April 7, 2021 (6:10 PM)

6 min read


One year into the pandemic, NCR and surrounding provinces revert to Enhanced Community Quarantine as COVID-19 cases in the Philippines hit a record-breaking high. Photo taken from Reuters/Lisa Marie David

DAVAO CITY – In the last quarter of 2020, statisticians told us that the number of COVID-19 cases in the country was declining.  But as the government rated its handling of the pandemic as “excellent”, cases started soaring in February. On April 2, new cases surged to 15,310, the highest reported single-day tally in the country and in Southeast Asia since the start of the pandemic.

Although the Department of Health (DOH) said this included the backlog of 3,709 cases from March 31, these figures look worse still. How did we get here and what are the ways forward?

Figure 1. Daily new confirmed COVID-19 cases in the Philippines. Source: Our World in Data

Weak health care

In an interview with AlterMidya, Prof. Peter Cayton from the University of the Philippines COVID-19 Pandemic Response Team said that there are a host of reasons that could have caused the surge. The government’s decision to reopen the economy and loosen quarantine restrictions is a primary factor.

“Mas marami nang bumabalik halimbawa sa mga groceries at larger pharmacies based dun sa huling tingin namin sa datos ng Google mobility report (Many more people have been going again to groceries or pharmacies based on the Google mobility report). This increase in mobility and interaction between individuals, or (even in the) gathering of individuals in these locations could really increase the chances of spreading COVID-19,” he said.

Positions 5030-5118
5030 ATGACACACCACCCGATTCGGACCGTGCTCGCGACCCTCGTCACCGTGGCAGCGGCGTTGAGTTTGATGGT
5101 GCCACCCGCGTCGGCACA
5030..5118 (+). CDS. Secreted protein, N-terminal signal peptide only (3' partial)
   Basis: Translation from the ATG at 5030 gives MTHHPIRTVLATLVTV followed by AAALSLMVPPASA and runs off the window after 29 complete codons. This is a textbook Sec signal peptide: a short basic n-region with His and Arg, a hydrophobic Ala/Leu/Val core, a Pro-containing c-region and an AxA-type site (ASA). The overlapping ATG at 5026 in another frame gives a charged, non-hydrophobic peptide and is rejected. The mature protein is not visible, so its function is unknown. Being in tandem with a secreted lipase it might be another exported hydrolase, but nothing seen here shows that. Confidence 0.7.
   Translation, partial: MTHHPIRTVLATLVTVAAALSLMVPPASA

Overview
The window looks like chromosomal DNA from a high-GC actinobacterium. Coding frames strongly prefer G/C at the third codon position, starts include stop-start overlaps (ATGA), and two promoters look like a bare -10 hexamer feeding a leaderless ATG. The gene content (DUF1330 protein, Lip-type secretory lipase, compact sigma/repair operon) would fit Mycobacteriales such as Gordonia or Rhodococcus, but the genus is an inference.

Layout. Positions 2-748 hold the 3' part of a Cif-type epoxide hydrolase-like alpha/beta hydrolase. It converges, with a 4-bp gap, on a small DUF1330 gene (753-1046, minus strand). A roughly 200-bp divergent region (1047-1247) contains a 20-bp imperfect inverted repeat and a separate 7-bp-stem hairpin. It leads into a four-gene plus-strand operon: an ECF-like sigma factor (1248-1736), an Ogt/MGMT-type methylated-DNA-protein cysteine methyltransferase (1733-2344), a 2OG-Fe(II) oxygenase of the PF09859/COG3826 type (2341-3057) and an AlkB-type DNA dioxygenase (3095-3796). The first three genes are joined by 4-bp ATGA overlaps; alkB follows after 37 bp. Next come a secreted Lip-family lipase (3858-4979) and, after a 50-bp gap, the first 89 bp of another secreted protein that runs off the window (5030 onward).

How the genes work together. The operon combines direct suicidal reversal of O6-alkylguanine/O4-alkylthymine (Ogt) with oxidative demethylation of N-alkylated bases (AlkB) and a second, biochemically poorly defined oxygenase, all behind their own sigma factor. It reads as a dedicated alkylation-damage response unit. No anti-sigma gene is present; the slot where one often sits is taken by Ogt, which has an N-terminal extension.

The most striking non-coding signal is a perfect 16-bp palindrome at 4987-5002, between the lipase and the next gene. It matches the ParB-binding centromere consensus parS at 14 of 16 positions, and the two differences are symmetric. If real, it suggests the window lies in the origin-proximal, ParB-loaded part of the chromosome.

In February this year, the government allowed cinemas, arcades, museums, and other public venues to reopen or accommodate more people. Other measures were also implemented, such as allowing pilot face-to-face classes, allowing 75% rather than 50% seating capacity in public transportation, and allowing people aged 5 to 70 to go out of their homes.

Local governments have since followed suit, taking their cue from the national government, as reported by Rappler’s JC Punongbayan.

With weak contact tracing mechanisms and the lack of health care infrastructure, many COVID-19 positive cases may come undetected while others may not be treated immediately.

“Wala kasing nag exist na system para ma protektahan yung tao, system by government to support yung pag quarantine, so yung tao lalabas para makapag survive, para makahanap ng paraan para makapagtrabaho or kumuha ng essential goods (There is still no system that protects people, or a system by government to support people under quarantine. So people need to go out to survive by finding work or finding essential goods),” Cayton said.

Although the new variants could be another factor, Cayton said more data is needed to be able to determine the impact of new variants on the latest surge.

“[Department of Health] doesn’t regularly give updates on the new variants in the Philippines.  The last report I saw is from March 15.  What we are asking from DOH is to let it add the variant information on the publicly available case information data set so we can know how [the new variants] have spread,” he said.

Aside from this, Rappler noted the Philippines doesn’t yet have enough genome sequencing capacity to detect the new variants, with the Philippine Genome Center (PGC) shouldering “most if not all of our sequencing.”

Philippines vs. ASEAN neighbors

On April 2, the Philippines also surpassed Indonesia in terms of the highest recorded single-day tally in Southeast Asia since the start of the pandemic.

Figure 2. Daily new confirmed COVID-19 cases in the Philippines and its ASEAN neighbors. Source: Our World in Data